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CASLL-L  May 2007

CASLL-L May 2007

Subject:

Re: Plagiarism is Fraud - Control, Integrity & Punishment

From:

MICHAEL RYAN <[log in to unmask]>

Reply-To:

CASLL/Inkshed <[log in to unmask]>

Date:

Sat, 19 May 2007 08:16:47 -0400

Content-Type:

text/plain

Parts/Attachments:

Parts/Attachments

text/plain (52 lines)

The outsider's approach.
   
  Acknowledging that there has been no groundswell of approval for the establishment of a Plagiarism Ministry here in Ottawa – see earlier notes where I volunteered for the post – I believe my non-academic control-freak approach will add new light, if not new wisdom to the debate.  It is my opinion that some are “confusing” a teaching philosophy, approaches to writing, etc. with an obligation to institutional integrity.  I do not use obligation lightly.  I suspect that this is a mutual obligation that exists at a teaching unit level, college/university level and even larger level.  
   
  The control approach of an auditor is exemplified in going to the sources [the excerpts at the bottom of the page] which address the three questions that follow.  What are your obligations to your employer – the university?  How are these exercised?  What is the result?  This would be the criteria associated with a typical line of enquiry in a values and ethics audit.
   
  The obligations to the employer are shown for Carleton U in the collective agreement.  There is established a mutual goal of academic excellence.  It would be my contention that this excellence cannot be attained if the students who do not do their own work are rewarded equally with the students who do their own work.  Speficially, this woiuld question the integrity of an acaemic who could not distinguish one from the other.  Therefore, how do you deal with those who cheat?  The university lays out a policy and the professor is required to enforce it.  Not debate, nor interpret, but enforce.  If I am not seen to be pushing the limits here - then I have missed my guess.  It is what the professor is paid to do, and through her collective agrement has agreed to do.  When doubt exists, or when authenticity and originality are questionned, then the paper goes to the next level.  This is where my new Ministry in Ottawa could help, with a flat file database of millions, nay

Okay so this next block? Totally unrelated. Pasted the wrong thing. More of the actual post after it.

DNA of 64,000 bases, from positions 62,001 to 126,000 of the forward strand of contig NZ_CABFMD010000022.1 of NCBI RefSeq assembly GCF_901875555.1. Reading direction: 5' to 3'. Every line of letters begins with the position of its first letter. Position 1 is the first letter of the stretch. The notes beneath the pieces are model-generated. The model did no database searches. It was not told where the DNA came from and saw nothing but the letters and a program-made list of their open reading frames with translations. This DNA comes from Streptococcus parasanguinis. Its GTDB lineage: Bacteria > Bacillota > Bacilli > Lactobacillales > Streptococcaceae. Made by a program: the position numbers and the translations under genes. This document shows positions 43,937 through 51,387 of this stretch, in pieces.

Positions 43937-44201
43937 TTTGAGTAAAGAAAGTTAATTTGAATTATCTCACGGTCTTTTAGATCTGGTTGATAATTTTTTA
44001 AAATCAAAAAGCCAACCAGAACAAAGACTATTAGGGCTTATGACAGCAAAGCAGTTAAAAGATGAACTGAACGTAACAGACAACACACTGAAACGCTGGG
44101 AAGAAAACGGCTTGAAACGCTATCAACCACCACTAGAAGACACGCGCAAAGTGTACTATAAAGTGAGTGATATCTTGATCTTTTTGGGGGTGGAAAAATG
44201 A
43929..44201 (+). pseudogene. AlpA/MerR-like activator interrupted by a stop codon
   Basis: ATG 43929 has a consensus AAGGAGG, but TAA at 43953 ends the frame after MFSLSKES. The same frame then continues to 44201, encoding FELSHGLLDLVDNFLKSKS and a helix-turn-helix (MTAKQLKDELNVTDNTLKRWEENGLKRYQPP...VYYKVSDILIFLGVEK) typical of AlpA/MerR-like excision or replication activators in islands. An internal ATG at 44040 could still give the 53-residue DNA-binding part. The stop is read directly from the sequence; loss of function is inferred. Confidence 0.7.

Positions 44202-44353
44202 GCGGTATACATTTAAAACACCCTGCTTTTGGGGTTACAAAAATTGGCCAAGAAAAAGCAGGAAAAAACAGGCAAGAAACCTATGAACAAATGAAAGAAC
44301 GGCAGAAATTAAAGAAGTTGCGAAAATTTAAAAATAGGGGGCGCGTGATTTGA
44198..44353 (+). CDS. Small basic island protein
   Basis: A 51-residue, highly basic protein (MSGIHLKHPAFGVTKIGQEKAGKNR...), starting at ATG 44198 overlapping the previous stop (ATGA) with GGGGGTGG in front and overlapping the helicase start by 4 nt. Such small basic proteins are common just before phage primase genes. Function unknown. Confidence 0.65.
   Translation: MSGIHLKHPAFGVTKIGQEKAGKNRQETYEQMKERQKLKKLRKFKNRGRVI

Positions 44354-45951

billions of essays to cross-refer to.  We would call it the LBC [Little Brother Computer - to avoid misgivings] and be sure to encrypt everything.  
   
  The results shows 100 of 10,000 students were found guilty of plagiarism last year.  Or, 9,900 were not cheating. 
   
   The process for plagiarism requires the professor to make the exercise official.  In essence “to write it up” for submission to the Dean.  At his point, the bureaucrats have a very straightforward exercise ahead of them of tracing textuality – provenance.  Once proven – failing grades and possible excommunication from the halls of academia follow.  But, a very big but, it is not the professor who makes the decision as to the crime and punishment.  It is the professor’s job to identify the potential abuse.  It is the bureaucrats’ task to document, apply natural justice concerns, etc….  The Dean’s Office finds there was, or was not, plagiarism.